Have you ever felt nervous sitting in the waiting room of your doctor’s clinic? Does your mouth get dry or do you start to perspire or shake at the thought of seeing your doctor? You are there for your yearly physical examination and it’s taken quite a while to get an appointment.
When your name is called and you are taken into the examination room by the nurse or receptionist, do you sit down and wait for the doctor to enter the room? When you are sitting there, are you thinking to yourself, what will the doctor do to me, what will the doctor discover, and will it be bad news?
Now, you may not realize it, but your heart rate and blood pressure have just increased despite the fact that no physical exertion has occurred. When the doctor comes into the room and speaks to you, it becomes clear that this person is having a very busy day and this may also give you a sense of anxiety. During the physical exam, the doctor measures your blood pressure and remarks that your reading is higher than it should be. After a conversation regarding your general health, your doctor recommends some tests and writes you a prescription for your high blood pressure. After you leave the office, you decide to do some of your own research and after doing so, you come to the conclusion that you have none of the risk factors for high blood pressure. What do you actually have? It’s referred to as white coat hypertension.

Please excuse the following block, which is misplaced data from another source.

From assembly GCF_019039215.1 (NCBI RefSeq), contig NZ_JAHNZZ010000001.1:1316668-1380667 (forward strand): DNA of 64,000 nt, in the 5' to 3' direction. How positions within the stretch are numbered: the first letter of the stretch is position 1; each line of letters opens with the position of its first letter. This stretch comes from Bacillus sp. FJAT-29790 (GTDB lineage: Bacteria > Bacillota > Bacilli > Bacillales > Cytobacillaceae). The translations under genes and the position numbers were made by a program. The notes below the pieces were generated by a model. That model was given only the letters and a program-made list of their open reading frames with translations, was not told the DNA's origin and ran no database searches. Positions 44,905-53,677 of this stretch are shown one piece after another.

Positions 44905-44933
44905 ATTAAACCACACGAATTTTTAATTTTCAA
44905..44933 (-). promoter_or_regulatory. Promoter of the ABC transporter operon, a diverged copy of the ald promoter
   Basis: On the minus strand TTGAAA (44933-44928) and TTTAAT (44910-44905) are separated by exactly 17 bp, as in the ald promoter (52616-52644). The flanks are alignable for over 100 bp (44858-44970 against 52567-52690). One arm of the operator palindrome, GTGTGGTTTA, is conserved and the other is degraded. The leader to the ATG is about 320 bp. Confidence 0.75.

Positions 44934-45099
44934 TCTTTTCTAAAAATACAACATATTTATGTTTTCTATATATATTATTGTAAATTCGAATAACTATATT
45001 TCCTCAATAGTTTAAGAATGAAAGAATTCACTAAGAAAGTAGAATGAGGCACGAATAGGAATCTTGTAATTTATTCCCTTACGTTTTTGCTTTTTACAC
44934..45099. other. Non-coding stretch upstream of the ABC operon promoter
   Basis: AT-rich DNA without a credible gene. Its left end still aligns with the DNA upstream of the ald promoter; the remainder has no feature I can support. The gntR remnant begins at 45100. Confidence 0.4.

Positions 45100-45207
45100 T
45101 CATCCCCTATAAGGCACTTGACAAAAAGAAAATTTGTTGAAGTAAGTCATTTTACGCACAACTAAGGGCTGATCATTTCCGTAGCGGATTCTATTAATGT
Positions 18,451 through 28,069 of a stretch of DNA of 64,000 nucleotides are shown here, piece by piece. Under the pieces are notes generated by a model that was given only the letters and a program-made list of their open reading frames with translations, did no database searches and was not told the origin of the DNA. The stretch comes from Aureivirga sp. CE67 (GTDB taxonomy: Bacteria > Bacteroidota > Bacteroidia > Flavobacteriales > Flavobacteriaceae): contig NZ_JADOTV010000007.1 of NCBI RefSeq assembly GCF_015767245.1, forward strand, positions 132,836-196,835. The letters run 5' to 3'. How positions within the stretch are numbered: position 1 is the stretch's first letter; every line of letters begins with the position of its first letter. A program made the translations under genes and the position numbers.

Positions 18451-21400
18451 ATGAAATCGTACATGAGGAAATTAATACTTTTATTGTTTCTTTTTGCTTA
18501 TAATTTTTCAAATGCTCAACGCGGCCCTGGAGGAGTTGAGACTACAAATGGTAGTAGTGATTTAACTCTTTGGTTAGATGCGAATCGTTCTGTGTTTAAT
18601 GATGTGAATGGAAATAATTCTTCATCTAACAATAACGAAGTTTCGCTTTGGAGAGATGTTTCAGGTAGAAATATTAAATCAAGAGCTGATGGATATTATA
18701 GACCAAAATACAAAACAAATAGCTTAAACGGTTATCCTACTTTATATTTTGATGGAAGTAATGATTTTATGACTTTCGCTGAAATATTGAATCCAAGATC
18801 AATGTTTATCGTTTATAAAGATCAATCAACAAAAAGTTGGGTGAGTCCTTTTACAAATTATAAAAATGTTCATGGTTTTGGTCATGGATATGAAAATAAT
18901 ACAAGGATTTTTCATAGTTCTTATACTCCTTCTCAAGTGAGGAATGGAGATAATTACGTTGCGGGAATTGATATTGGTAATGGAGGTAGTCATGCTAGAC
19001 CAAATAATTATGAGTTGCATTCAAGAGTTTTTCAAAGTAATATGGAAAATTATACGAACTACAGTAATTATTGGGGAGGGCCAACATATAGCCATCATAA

White coat hypertension is a very common occurrence. This happens when your blood pressure increases during a period of stressful anticipation when confronting health personnel who could be wearing a white clinic jacket.
But considering the fact that your blood pressure will increase, and your doctor will likely prescribe blood pressure medication, you need to be able to tell if your symptoms are real or just white coat hypertension.
What I recommend is that you monitor your blood pressure every few days after you are relaxed and look at the average reading. If it remains high, you probably need to see your doctor for proper medical follow-up. If your blood pressure remains within normal limits, there would be little reason to take medication.
What also could be happening is that your blood pressure may be higher during certain times and then fall within a relatively normal range at other times. It’s important to stay on top of your own health and to understand the white coat hypertension phenomenon; after all, once you start blood pressure medication, the cycle may never end. That’s why by monitoring your blood pressure every couple of days, you can figure out if your high reading was just a bad case of the nerves.